Notes about Resource Property Values

There are a few things that you should be aware of when setting values for resource properties or Deep Security Manager settings.

How to express a null value

To express a null value using the API, use 0 (zero). For example, when you use 0 as the policyID for a computer it is interpreted as null, and that the computer has no assigned policy.

Note that this applies when using the API directly. The client libraries support the use of null values.

Valid values for Boolean properties

When you use the API, you must use either true or false for the values of Boolean properties. Any other value returns an error.

If you do not provide a value (i.e. null), false is the default value.

Include only changed values when modifying resources

When you use an operation to modify a resource, you provide only the properties that you need to change. For example, to change the name of a policy, you provide a policy object with a name property, and all other properties are null or not specified. This pattern is typical for REST API’s.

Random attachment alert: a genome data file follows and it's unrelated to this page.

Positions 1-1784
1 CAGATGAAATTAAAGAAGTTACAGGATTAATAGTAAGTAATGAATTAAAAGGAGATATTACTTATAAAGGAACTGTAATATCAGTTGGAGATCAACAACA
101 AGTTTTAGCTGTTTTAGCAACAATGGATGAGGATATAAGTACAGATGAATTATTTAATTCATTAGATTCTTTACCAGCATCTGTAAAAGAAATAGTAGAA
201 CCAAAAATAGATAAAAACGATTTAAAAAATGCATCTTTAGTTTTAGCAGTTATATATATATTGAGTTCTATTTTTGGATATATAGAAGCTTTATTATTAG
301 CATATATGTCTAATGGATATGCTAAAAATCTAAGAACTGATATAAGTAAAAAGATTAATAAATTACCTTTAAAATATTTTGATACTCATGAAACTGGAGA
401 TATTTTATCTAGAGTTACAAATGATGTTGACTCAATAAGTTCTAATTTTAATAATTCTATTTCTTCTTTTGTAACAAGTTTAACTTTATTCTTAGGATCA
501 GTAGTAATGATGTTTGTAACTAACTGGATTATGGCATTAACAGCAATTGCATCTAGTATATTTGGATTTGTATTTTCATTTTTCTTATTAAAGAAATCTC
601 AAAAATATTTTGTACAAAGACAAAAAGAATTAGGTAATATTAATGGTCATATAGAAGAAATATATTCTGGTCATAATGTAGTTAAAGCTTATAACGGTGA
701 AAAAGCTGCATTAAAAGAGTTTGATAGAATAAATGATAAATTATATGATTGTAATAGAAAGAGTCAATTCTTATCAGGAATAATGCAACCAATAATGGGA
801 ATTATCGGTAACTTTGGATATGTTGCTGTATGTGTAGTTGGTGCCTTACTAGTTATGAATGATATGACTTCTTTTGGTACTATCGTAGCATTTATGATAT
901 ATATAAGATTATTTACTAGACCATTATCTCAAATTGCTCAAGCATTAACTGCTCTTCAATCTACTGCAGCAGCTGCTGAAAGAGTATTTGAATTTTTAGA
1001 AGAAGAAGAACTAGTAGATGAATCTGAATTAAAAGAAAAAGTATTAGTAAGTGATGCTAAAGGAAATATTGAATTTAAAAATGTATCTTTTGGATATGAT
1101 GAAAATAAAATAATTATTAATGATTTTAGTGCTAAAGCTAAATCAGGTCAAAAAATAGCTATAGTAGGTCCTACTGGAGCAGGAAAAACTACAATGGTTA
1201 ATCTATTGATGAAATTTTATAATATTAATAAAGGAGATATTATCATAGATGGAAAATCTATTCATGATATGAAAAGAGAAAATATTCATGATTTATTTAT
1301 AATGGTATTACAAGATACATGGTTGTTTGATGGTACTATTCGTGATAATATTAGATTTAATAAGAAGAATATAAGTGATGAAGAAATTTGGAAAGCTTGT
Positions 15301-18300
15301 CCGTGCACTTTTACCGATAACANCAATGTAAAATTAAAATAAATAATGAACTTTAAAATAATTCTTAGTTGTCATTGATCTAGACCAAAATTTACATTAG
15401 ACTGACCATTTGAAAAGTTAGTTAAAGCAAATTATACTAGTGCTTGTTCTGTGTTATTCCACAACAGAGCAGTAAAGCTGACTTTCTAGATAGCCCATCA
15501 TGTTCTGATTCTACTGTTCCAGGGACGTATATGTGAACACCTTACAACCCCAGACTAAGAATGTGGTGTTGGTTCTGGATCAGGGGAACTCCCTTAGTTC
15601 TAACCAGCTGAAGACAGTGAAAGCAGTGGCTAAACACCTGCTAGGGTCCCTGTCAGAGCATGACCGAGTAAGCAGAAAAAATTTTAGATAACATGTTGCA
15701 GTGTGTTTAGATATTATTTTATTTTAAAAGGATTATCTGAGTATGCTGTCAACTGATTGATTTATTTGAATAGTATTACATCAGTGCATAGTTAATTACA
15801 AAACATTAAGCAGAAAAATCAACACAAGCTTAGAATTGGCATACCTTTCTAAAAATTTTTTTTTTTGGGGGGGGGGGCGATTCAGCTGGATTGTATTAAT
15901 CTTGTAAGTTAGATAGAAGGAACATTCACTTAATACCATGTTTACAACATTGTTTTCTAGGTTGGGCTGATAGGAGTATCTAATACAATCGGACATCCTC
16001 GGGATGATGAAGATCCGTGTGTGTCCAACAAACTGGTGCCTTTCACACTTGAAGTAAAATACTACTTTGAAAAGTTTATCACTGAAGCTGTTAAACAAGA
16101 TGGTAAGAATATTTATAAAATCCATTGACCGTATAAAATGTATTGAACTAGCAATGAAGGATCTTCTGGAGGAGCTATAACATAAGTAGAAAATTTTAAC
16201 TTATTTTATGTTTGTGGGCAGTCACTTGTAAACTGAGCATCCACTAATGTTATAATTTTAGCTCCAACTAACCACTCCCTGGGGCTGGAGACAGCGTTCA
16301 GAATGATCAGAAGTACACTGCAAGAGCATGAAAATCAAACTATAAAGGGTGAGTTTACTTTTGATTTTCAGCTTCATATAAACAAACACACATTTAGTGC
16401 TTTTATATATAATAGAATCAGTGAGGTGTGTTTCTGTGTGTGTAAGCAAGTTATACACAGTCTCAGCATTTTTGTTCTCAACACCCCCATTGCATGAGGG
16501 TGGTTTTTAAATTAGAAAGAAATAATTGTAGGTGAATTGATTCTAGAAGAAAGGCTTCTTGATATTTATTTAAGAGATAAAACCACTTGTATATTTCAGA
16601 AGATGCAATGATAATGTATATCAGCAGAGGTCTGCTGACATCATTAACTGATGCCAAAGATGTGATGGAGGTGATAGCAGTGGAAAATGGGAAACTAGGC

When using programming languages such as Python, JavaScript, or Java, you might be accustomed to obtaining an object that represents the resource, changing a property, and then returning the object in the update call. However, when using the Deep Security client libraries you create an object, set only the values that you want to change, and then use that object in the update call. In this example, only the policy name is changed:

Python
policy = api.Policy()
policy.name = policy_name
policy_api = api.PoliciesApi()
policy_api.modifyPolicy(policyID, policy, false, "v1")
JavaScript
const policy = new api.Policy();
policy.name = policyName;
const policiesApi = new api.PoliciesApi();
policiesApi.modifyPolicy(policyID, policy, "v1", { overrides: false})
Java
Policy policy = new Policy();
policy.setName(policyName);
PoliciesApi policiesApi = new PoliciesApi();
policiesApi.modifyPolicy(policyID, policy, false, "v1");